Real estate platform Redfin reports the price for a home in Miami is up over 27 percent from last year. The median sales price for a home in May 2022 was $530,000.
And it’s not just home prices that are accelerating. Homes are selling at a faster clip than they did a year ago. Miami homes sold on average after 43 days on the market compared to 62 days on the market in 2021.
Neighborhoods in and around Miami have experienced price hikes as well. For example, here are four popular neighborhoods with their median home sale prices:
- Wynwood, $680,000
- Brickell, $715,000
- Edgewater, $780,000
- Coconut Grove, $2,025,000
How have rising interest rates impacted the Miami homebuying market?
Despite interest rates going up over the last few months, this has not led to a significant decline in Miami home prices. Where we have seen an impact, however, is in the number of homes sold in the last month.
The Miami Association of Realtors reports total homes sales decreased by about 10 percent in the month of May. There were 3,198 completed sales for a total dollar volume of $2.8 billion.
So, what is fueling Miami’s hot housing market?
Experts say one reason behind the continued inflated Miami home prices is the large number of out-of-town buyers flocking to the area. More homebuyers are willing to relocate in search of an affordable home. This is particularly true for remote workers who have the flexibility to live and work from wherever they want.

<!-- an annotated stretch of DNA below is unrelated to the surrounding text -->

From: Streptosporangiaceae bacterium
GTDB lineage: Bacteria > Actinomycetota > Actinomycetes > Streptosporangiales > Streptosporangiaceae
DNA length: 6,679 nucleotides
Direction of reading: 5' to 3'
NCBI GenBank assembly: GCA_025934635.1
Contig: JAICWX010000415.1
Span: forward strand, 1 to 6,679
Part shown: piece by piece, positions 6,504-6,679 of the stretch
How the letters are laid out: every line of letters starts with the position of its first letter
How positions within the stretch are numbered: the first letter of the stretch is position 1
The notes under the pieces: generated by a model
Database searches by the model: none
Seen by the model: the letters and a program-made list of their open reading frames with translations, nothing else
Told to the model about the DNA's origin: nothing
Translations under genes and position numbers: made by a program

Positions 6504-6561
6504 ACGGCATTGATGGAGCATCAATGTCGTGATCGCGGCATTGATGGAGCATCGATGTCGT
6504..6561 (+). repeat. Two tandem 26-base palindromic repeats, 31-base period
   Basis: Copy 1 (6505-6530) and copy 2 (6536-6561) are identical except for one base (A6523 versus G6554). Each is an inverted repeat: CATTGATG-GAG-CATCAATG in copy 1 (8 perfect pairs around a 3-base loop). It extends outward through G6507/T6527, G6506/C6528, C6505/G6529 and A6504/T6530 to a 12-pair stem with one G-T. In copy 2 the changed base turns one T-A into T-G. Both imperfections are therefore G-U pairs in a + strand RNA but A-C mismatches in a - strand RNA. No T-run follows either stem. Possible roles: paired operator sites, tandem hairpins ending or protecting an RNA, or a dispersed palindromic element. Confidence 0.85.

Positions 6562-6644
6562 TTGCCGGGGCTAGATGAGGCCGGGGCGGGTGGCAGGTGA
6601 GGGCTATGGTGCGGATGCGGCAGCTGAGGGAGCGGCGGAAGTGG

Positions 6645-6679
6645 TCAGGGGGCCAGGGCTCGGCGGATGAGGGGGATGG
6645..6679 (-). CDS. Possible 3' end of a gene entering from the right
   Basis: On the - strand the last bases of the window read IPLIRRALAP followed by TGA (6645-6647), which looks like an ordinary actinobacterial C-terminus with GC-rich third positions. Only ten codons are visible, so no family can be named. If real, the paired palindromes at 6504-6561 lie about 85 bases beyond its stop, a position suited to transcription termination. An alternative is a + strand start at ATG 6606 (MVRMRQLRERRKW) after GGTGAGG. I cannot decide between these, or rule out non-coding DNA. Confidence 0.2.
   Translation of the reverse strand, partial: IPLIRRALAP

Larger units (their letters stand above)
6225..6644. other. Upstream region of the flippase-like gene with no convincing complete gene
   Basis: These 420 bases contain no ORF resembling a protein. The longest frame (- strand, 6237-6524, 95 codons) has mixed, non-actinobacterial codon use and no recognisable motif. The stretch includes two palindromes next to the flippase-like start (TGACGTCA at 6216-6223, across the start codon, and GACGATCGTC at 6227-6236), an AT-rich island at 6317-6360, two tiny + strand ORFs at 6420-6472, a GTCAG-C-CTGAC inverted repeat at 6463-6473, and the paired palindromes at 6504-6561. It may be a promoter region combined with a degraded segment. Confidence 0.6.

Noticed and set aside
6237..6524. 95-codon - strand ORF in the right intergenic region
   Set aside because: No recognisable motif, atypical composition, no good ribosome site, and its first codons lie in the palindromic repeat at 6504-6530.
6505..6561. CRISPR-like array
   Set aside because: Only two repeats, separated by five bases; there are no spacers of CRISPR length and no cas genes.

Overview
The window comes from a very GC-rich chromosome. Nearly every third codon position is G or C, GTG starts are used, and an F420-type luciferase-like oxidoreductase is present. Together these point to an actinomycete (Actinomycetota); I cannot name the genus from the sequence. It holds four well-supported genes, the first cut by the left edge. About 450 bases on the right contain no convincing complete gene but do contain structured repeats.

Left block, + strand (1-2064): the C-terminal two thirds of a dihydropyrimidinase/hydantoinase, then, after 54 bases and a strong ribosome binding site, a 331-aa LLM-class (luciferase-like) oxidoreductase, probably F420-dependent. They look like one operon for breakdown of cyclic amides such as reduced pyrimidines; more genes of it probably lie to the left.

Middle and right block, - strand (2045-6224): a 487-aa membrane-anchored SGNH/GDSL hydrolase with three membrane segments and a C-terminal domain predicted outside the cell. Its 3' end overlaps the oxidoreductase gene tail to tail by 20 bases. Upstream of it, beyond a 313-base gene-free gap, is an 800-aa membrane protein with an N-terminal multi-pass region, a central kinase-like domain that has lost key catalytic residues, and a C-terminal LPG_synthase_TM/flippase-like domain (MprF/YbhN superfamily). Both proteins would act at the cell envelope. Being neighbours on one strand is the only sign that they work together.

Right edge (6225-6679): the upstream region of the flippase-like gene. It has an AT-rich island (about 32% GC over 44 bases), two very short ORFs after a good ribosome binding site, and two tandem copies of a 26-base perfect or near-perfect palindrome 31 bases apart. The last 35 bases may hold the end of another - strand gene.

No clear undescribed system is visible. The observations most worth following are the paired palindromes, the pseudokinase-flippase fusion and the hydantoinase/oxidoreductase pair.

Miami’s white sand beaches and warm weather are an attractive draw for relocating homebuyers. According to a recent report from Redfin, Miami is the most popular destination in the U.S. for migrating homebuyers.
Redfin measures migration popularity by counting net inflow, which is a comparison of the number of people looking to move into a region versus those looking to leave. Since the first of the year, Miami has ranked number one for in-bound migration. Tampa ranks number two, just recently surpassing Phoenix.
Not surprisingly, many of the people moving to Miami are coming from areas where housing is even more expensive. To these newcomers, Miami’s home prices seem low in comparison. People are moving primarily from pricey New York City and other regions of the Northeast.
Redfin says investors are also buying up Miami properties. Some of these are deep-pocketed corporations that will then renovate and rent out the properties.
This type of marketplace activity makes it difficult for local homebuyers to compete for the limited inventory of homes available. This impacts renters as well, many of whom simply cannot afford the high prices charged by corporate property owners.
This video from CBS Miami outlines some of the challenges renters and homebuyers are facing:
Have you been priced out of the Miami homebuying market?
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